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» The Ornery American Forum » General Comments » H.R. 3200 Has Convinced Me that ObamaCare is a BAAAD Idea

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Author Topic: H.R. 3200 Has Convinced Me that ObamaCare is a BAAAD Idea
Daruma28
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Stop drinking the kool aid...red elephant dung or blue donkey piss...it's all a batch of lies designed to mobilize the masses to cheerlead for your respective "TEAMS" without actually paying attention to what is really going on.

KE's thread title that I paraphrased to make mine is the perfect mindset our two party charade of a system was designed to foster.

If you are a "liberal" or you are a "conservative," don't focus on what the talking heads on YOUR side OR on THEIR side are saying about Obama care!

Turn off the CNN/CBS/FOX/ABC/NBC/PBS Tell-a-vision.

Read H.R. 3200 for your damn self!

Supporters of ObamaCare...

Please answer the following criticism's of this bill:

Page 22: Mandates audits of all employers that self-insure!

• Page 29: Admission: your health care will be rationed!

• Page 30: A government committee will decide what treatments and benefits you get (and, unlike an insurer, there will be no appeals process)

• Page 42: The “Health Choices Commissioner” will decide health benefits for you. You will have no choice. None.

• Page 50: All non-US citizens, illegal or not, will be provided with free healthcare services.

• Page 58: Every person will be issued a National ID Healthcard.

• Page 59: The federal government will have direct, real-time access to all individual bank accounts for electronic funds transfer.

• Page 65: Taxpayers will subsidize all union retiree and community organizer health plans (read: SEIU, UAW and ACORN)

• Page 72: All private healthcare plans must conform to government rules to participate in a Healthcare Exchange.

• Page 84: All private healthcare plans must participate in the Healthcare Exchange (i.e., total government control of private plans)

• Page 91: Government mandates linguistic infrastructure for services; translation: illegal aliens

• Page 95: The Government will pay ACORN and Americorps to sign up individuals for Government-run Health Care plan.

• Page 102: Those eligible for Medicaid will be automatically enrolled: you have no choice in the matter.

• Page 124: No company can sue the government for price-fixing. No “judicial review” is permitted against the government monopoly. Put simply, private insurers will be crushed.

• Page 127: The AMA sold doctors out: the government will set wages.

• Page 145: An employer MUST auto-enroll employees into the government-run public plan. No alternatives.

• Page 126: Employers MUST pay healthcare bills for part-time employees AND their families.

• Page 149: Any employer with a payroll of $400K or more, who does not offer the public option, pays an 8% tax on payroll

• Page 150: Any employer with a payroll of $250K-400K or more, who does not offer the public option, pays a 2 to 6% tax on payroll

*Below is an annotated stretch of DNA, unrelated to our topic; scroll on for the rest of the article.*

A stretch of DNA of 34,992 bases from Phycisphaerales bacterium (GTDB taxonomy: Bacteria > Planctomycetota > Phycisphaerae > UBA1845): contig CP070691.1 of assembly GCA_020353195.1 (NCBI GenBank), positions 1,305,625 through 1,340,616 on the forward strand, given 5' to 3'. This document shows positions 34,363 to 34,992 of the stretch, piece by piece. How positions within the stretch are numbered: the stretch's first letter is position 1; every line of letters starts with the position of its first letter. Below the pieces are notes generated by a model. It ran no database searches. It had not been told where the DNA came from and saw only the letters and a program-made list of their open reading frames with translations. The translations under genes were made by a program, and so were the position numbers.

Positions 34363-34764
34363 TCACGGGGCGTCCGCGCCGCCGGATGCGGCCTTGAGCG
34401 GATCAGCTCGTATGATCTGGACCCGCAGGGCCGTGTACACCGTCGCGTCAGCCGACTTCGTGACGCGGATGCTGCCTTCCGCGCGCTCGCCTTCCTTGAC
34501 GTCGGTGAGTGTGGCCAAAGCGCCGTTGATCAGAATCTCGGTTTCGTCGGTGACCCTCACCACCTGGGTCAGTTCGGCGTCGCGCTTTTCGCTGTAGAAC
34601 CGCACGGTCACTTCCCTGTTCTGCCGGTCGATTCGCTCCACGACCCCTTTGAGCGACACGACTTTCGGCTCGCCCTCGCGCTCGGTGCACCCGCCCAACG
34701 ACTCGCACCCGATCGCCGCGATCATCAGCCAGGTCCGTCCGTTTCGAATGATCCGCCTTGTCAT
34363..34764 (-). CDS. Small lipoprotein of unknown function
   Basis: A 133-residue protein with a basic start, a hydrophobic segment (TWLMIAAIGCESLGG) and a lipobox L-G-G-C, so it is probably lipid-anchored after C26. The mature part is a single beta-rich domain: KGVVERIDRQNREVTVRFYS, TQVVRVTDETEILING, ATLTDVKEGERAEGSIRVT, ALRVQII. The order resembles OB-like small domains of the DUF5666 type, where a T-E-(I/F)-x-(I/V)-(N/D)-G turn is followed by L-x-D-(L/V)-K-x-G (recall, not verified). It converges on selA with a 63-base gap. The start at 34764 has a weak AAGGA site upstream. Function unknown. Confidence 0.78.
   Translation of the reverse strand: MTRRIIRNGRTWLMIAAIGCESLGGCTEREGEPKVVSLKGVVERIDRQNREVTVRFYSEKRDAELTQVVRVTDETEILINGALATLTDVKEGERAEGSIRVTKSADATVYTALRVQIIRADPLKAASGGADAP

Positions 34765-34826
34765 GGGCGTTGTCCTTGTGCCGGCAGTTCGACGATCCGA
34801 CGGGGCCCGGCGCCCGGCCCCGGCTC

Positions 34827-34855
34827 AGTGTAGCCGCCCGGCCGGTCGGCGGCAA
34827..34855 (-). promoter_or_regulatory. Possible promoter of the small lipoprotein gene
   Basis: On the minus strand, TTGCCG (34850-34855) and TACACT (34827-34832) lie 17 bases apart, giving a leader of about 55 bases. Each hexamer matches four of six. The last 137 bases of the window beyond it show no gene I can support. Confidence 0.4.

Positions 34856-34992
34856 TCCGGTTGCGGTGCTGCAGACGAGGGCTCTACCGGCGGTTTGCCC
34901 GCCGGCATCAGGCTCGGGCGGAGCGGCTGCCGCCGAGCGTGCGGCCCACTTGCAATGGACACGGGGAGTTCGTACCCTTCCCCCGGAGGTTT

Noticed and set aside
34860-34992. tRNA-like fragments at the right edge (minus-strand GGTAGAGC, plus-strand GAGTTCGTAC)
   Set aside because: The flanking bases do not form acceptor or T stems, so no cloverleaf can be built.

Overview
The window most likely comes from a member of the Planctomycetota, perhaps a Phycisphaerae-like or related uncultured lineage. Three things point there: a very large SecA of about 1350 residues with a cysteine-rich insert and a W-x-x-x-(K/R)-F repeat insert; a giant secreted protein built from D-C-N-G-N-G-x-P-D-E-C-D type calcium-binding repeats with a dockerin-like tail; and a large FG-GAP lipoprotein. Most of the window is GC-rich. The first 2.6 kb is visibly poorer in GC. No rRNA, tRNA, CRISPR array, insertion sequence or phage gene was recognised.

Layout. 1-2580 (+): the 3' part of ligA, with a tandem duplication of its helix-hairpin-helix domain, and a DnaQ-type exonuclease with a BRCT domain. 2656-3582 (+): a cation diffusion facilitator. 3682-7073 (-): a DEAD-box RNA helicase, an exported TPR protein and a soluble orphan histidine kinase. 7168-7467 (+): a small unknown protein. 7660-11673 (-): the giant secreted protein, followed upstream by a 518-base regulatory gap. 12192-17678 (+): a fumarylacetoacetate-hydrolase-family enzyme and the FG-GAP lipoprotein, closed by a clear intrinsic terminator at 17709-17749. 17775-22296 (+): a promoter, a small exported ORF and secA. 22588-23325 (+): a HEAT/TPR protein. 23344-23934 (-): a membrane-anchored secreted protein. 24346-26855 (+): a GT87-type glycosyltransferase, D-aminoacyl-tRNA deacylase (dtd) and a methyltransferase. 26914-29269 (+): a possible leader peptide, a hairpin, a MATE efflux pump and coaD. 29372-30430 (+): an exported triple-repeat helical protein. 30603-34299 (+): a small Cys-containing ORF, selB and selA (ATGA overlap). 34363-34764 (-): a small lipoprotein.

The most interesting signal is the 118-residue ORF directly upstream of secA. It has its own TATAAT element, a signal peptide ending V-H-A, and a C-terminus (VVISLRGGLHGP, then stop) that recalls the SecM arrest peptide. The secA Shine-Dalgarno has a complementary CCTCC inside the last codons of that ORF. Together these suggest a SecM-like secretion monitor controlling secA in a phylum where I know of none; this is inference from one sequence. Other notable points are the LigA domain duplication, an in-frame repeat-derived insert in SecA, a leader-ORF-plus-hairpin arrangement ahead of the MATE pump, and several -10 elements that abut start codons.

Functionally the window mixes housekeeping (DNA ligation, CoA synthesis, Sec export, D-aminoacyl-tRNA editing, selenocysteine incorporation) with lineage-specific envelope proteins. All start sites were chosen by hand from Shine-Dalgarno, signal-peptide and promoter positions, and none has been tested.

• Page 167: Any individual who doesnt’ have acceptable healthcare (according to the government) will be taxed 2.5% of income.

• Page 170: Any NON-RESIDENT alien is exempt from individual taxes (Americans will pay for them).

• Page 195: Officers and employees of Government Healthcare Bureaucracy will have access to ALL American financial and personal records.

• Page 203: “The tax imposed under this section shall not be treated as tax.” Yes, it really says that.• Page 239: Bill will reduce physician services for Medicaid. Seniors and the poor most affected.”

• Page 241: Doctors: no matter what speciality you have, you’ll all be paid the same (thanks, AMA!)

• Page 253: Government sets value of doctors’ time, their professional judgment, etc.

• Page 265: Government mandates and controls productivity for private healthcare industries.

• Page 268: Government regulates rental and purchase of power-driven wheelchairs.

• Page 272: Cancer patients: welcome to the wonderful world of rationing!

• Page 280: Hospitals will be penalized for what the government deems preventable re-admissions.

• Page 298: Doctors: if you treat a patient during an initial admission that results in a readmission, you will be penalized by the government.

• Page 317: Doctors: you are now prohibited for owning and investing in healthcare companies!

• Page 318: Prohibition on hospital expansion. Hospitals cannot expand without government approval.

• Page 321: Hospital expansion hinges on “community” input: in other words, yet another payoff for ACORN.

• Page 335: Government mandates establishment of outcome-based measures: i.e., rationing.

• Page 341: Government has authority to disqualify Medicare Advantage Plans, HMOs, etc.

• Page 354: Government will restrict enrollment of SPECIAL NEEDS individuals.

• Page 379: More bureaucracy: Telehealth Advisory Committee (healthcare by phone).

• Page 425: More bureaucracy: Advance Care Planning Consult: Senior Citizens, assisted suicide, euthanasia?

• Page 425: Government will instruct and consult regarding living wills, durable powers of attorney, etc. Mandatory. Appears to lock in estate taxes ahead of time.

• Page 425: Goverment provides approved list of end-of-life resources, guiding you in death.

• Page 427: Government mandates program that orders end-of-life treatment; government dictates how your life ends.

• Page 429: Advance Care Planning Consult will be used to dictate treatment as patient’s health deteriorates. This can include an ORDER for end-of-life plans. An ORDER from the GOVERNMENT.